Flexing the Muscles
If there was an over-riding mood from this week’s ACTU Congress it was one of pent-up energy, as if the time was fast approaching where the sleeping giant that is the Australian workforce must wake from its slumber.
Interview: The New Deal
US union leader Amy Dean expands on her agenda to give unions a real political voice
Unions: In the Line of Hire
Unions have lobbied and negotiated in a bid to stem casualisation and insecurity. Now, Jim Marr, writes they are seeking protection through a formal Test Case.
Culture: Too Cool for the Collective?
Young people are amongst the most vulnerable in the workforce. So why aren't they joining the union, asks Carly Knowles
International: The Domino Effect
An internal struggle in the biggest and strongest industrial union in Germany IG Metall has had a devastating wave effect across not just that country, but also the rest of Europe, writes Andrew Casey.
Industrial: A Spanner in the Works
Max Ogden looks at the vexed issue of Works Councils and the differing views within the union movement to them.
National Focus: Gathering of the Tribes
Achieving a fairer society and a better working life for employees from across Australia will be key themes at the ACTU's triennial Congress meeting later this month reports Noel Hester.
History: The Welcome Nazi Tourist
Rowan Cahill looks at the role Australia's conservatives played in supporting facism in the days before World War II.
Bad Boss: Domm, Domm Turn Around
Frank Sartor might have shot through but Robert Domm still calls the IR shots at Sydney City which pretty much explains why the council is this month’s Bad Boss nominee.
Poetry: Just Move On.
Visiting bard Maurie Fairfield brightens up our page with a ditty about little white lies.
Review: Reality Bites
The workers, united, may never be defeated but if recent episodes of Channel 10 drama The Secret Life Of Us are to be believed, this is not necessarily a good thing, writes Tara de Boehmler.
Kids Win From Building Stoush
Airline Bombs Staff
Socialists Give Banks a Kicking
Workers Bag Leave Entitlements
Bosses Keep the Merc
Canberra Off The Rails
Australia in Terrorists’ Sights
Labor Pledges Taskforce Fight
Unions Go Back To School
Yumaro Shows The Way To Go
Rheem Taps into Lock Out Pattern
100 Stranded in Bass Strait
Call Centre Workers Cash In
If It Looks Like A Duck...
Stellar Dials an Ernie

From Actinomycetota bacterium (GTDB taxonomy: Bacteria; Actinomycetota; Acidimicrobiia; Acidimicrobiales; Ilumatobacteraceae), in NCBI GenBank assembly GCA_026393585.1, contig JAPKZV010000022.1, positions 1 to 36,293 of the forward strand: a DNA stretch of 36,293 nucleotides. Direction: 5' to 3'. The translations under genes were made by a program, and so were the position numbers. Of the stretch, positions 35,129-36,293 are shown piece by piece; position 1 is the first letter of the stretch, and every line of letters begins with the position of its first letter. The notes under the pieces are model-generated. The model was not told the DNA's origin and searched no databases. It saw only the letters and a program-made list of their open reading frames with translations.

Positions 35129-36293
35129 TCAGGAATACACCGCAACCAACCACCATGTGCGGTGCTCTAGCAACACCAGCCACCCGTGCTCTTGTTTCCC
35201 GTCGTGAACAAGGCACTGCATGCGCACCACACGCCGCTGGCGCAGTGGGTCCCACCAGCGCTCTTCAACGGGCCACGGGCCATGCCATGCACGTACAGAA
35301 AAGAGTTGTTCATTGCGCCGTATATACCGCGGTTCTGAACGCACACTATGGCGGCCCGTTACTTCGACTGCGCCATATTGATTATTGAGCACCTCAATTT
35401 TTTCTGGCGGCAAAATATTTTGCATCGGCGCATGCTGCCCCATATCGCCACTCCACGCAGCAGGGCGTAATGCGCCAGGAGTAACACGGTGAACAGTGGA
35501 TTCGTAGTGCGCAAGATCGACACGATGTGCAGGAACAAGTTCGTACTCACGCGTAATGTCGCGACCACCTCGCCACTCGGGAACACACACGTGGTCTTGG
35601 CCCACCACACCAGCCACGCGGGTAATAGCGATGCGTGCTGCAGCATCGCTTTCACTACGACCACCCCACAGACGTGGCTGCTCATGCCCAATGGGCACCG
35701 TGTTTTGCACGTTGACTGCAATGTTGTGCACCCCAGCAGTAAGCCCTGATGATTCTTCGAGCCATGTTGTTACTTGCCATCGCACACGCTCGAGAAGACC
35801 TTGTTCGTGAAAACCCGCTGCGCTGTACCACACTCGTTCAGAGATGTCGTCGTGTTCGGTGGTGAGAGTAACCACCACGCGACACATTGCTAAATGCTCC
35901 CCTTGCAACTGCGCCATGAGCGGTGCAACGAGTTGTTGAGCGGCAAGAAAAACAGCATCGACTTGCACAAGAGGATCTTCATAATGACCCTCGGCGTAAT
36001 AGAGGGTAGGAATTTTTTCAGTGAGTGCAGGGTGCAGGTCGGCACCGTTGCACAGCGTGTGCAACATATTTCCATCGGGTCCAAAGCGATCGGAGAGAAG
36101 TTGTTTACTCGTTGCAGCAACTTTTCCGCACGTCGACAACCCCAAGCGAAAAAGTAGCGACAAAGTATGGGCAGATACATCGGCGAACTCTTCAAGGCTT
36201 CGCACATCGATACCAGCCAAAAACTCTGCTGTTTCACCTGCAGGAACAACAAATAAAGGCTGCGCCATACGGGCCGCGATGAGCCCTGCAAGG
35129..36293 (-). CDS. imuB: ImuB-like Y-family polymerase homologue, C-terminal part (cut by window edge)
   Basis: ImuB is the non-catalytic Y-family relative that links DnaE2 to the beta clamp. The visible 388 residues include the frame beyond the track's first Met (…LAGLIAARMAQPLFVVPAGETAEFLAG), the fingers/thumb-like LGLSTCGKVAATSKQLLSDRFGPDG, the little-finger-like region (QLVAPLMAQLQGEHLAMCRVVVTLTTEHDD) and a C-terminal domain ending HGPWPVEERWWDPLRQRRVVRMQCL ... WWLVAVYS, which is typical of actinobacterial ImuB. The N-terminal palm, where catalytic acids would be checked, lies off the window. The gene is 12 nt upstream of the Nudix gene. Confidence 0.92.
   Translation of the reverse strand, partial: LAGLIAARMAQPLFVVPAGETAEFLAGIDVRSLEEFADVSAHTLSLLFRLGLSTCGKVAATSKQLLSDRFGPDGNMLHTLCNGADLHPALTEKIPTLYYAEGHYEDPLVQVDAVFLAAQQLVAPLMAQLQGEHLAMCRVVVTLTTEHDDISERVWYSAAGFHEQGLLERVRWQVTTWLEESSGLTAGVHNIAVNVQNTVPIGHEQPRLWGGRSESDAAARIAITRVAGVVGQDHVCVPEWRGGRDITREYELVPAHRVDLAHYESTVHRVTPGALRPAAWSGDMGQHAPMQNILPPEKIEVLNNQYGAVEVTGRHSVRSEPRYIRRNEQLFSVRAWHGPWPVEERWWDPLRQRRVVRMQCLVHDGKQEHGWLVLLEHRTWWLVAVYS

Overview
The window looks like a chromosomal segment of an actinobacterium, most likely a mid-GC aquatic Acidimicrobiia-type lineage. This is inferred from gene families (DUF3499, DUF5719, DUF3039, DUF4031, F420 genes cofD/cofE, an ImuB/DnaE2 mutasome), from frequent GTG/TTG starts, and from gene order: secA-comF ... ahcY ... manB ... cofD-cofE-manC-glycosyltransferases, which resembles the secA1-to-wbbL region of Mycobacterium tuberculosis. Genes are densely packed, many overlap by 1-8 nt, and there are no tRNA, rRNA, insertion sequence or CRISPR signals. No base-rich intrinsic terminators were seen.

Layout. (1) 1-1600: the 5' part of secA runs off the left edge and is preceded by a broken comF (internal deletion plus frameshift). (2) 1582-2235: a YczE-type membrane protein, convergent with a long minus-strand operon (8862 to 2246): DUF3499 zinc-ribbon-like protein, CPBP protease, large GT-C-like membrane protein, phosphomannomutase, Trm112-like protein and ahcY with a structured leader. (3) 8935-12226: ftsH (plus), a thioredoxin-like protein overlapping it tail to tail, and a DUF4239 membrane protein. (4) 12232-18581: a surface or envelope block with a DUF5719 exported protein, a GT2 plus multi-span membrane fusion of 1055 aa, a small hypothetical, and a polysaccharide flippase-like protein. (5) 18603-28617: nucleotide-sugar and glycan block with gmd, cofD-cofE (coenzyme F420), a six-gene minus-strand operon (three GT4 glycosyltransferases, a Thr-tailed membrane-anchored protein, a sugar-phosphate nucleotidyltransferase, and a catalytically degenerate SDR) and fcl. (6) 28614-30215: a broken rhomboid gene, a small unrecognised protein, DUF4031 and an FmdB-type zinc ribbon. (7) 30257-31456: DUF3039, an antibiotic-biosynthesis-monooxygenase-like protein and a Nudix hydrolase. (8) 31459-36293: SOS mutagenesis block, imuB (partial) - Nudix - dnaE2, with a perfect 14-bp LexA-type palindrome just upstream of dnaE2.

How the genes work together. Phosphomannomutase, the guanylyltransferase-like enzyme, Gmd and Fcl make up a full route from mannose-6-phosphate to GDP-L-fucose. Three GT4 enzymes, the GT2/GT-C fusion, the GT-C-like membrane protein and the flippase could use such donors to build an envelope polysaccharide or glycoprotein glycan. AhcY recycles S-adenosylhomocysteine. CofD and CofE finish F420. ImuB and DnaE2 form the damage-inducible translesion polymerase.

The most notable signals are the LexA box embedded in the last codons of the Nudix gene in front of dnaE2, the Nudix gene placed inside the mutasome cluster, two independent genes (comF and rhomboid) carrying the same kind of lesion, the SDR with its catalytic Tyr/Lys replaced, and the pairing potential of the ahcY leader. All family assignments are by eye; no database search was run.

Craig Emerson gave what could be the most spirited Labor spray in a decade to the NSW Labor Council this month. Here it is in all its venom.
Out of Their Class
Phil Bradley argues that Australia's education system should not be up for negotiation in the global trade talks.
The Locker Room
The ABC of Sport
Phil Doyle argues that the only way to end the corporate madness that is sport, is to give it all back to the ABC.
Locks, Stocks and Barrels
Union Aid Abroad's Peter Jennings updates on the situation in Burma, where the repression of democracy is going from bad to worse.
A Harsh Lesson
Axe The Max
India On A Dollar A Day
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Labor Council of NSW
Vic Trades Hall Council
IT Workers Alliance
Unions on LaborNET
Unions Go Back To School
With over 200 000 Australian school aged kids already in the workforce trade unions will now be on the syllabus for school students across New South Wales.
The move was welcomed by NSW Labor Council secretary John Robertson, who believes that teaching about the history and role of unions will help people understand what unions have done for Australian society.
"It's also about telling young people about their rights,' says Robertson.
The change to the syllabus comes after a 15 year campaign by the NSW Labor Council to include unions as part of a curriculum that supports Vocational Education in Schools in the Work Education Syllabus in NSW.
"In a democratic society like ours its hard to read anything about the history of commerce without mentioning trade unions,' says NSW Teachers Federation industrial officer Peter Walsh.
Apart from the academic side the education will also have a practical effect with Walsh pointing to the number of existing school aged workers.
"We already have instances where kids are doing shifts where they should be studying for important exams," says Walsh. "The kids don't really know their rights are and how to stand up for them.'
The situation was brought home for Walsh with his own son employed as a supermarket casual. He was able to exercise his OHS rights but saw other instances where people were pressured to perform activities that were clearly outside the award.
By Year 10 many students are about to enter the workforce and education about the Industrial relations system takes a practical dimension. Young workers and those entering the workforce will now be able to learn where and how they can access information and assistance if they have problems in the workplace.
The education will be able to show that unions play a role not only in the workplace but in the broader community.
Teachers have been involved in the process and they have evaluated this project as something that has not only been useful for all teachers who are teaching these subjects but as great professional development.
The Labor Council, and the education unions have also committed their own money into the project.
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